Now, a great many people are claiming that touch and gestures are the way we’ll all interface with computers in the future and that the mouse as we know it is dead. (Here’s one example: The Mouse Dies. Touch and Gesture Take Center Stage) And while I don’t deny the usefulness of touch screens to simplify interface, I’ve said before they aren’t a magic bullet. They actually intimidate some newcomers. (Don Norman, the great design guru, also highlights some issues in Gesture Wars.) Though the harmony between hand and screen has been streamlined, users still must understand graphical conventions. That’s why I’ve been posting for some time that core computing concepts still need to be taught to newcomers. And that’s also why I’m pretty excited about Apple with Siri, because I think Jobs saw it as the way to reinvent the human-to-computer interface once again…

Your voice is the next interface

Back in 1987, Apple released this futuristic video showcasing a voice-commanded personal assistant. (Note also that the implied date in the video is either September of 2010 or 2011, very close to the actual Siri announcement.)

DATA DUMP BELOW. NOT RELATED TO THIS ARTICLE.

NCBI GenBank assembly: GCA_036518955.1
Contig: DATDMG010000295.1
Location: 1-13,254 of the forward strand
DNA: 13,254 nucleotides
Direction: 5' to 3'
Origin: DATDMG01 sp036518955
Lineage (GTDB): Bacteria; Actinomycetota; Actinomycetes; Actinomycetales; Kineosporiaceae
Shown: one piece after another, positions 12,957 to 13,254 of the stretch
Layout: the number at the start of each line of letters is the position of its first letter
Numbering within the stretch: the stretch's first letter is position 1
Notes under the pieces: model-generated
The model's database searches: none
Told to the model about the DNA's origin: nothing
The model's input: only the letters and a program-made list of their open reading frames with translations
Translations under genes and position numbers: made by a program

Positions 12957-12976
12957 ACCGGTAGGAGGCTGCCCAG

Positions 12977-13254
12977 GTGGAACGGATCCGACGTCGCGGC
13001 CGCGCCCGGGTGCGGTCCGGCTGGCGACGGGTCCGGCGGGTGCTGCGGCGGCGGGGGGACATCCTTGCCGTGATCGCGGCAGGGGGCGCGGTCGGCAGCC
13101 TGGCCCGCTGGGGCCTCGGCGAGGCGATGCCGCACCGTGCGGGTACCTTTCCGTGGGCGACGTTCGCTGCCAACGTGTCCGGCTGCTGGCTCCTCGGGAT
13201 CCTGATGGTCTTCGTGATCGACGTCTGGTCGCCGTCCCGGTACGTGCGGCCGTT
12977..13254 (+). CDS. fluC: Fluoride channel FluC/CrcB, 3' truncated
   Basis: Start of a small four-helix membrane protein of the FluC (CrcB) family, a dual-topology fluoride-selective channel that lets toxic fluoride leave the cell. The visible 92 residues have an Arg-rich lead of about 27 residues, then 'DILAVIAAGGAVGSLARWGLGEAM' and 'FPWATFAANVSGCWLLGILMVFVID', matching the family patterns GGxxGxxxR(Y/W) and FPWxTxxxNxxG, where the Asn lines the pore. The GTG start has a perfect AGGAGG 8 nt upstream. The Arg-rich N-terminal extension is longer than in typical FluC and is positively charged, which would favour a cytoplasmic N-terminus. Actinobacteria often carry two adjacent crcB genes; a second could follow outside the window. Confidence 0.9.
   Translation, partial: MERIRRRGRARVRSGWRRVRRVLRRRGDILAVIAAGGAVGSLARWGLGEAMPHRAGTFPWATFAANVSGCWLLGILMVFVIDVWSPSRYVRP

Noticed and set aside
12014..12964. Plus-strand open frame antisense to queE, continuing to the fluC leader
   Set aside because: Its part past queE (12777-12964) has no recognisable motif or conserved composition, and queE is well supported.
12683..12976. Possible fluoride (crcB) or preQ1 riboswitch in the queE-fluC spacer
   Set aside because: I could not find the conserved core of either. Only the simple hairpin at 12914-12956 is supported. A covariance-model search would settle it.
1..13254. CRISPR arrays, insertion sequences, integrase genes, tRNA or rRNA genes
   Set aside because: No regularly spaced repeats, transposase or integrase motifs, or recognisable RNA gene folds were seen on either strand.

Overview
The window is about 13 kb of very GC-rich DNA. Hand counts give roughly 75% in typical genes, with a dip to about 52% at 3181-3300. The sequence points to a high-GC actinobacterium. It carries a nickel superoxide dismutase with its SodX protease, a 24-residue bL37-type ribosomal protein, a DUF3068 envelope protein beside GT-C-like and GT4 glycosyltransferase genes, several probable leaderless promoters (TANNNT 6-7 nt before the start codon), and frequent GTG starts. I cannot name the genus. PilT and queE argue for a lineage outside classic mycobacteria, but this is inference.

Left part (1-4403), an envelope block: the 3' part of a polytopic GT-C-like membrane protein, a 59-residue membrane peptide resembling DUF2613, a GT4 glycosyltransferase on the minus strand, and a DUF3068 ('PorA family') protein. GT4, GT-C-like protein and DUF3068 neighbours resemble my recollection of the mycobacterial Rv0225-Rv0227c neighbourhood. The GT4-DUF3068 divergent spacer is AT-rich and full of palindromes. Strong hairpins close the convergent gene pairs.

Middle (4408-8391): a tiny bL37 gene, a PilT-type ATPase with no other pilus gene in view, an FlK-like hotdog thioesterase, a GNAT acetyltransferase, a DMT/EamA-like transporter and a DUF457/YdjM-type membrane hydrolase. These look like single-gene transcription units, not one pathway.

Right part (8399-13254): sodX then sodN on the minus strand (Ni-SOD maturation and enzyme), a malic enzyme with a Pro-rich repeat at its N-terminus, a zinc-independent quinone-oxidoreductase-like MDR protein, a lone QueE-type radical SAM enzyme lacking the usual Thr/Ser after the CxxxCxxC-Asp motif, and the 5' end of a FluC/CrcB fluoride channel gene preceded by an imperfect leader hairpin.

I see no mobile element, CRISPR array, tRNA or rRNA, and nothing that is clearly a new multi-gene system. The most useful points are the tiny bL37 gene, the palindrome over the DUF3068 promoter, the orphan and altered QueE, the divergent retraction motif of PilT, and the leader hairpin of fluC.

Though the depiction above feels a little more like the ship’s computer from Star Trek: The Next Generation, Siri is likely not (yet) as advanced as the personal assistant in the Knowledge Navigator video. But it’s not hard to see the connection. And I’m by no means the first one who has drawn comparisons between Siri and Knowledge Navigator (and Star Trek for that matter). Just do a web search and you’ll find plenty of hits. But here’s the salient point…

If you could reliably control your computer by taking to it — like Star Trek — then the need for understanding graphical UI elements and gestures is significantly reduced and the barrier to computing (for newcomers) becomes virtually non-existent. Your voice doesn’t need to be taught. The interface is built-in and the conventions are only limited to what the computer can understand.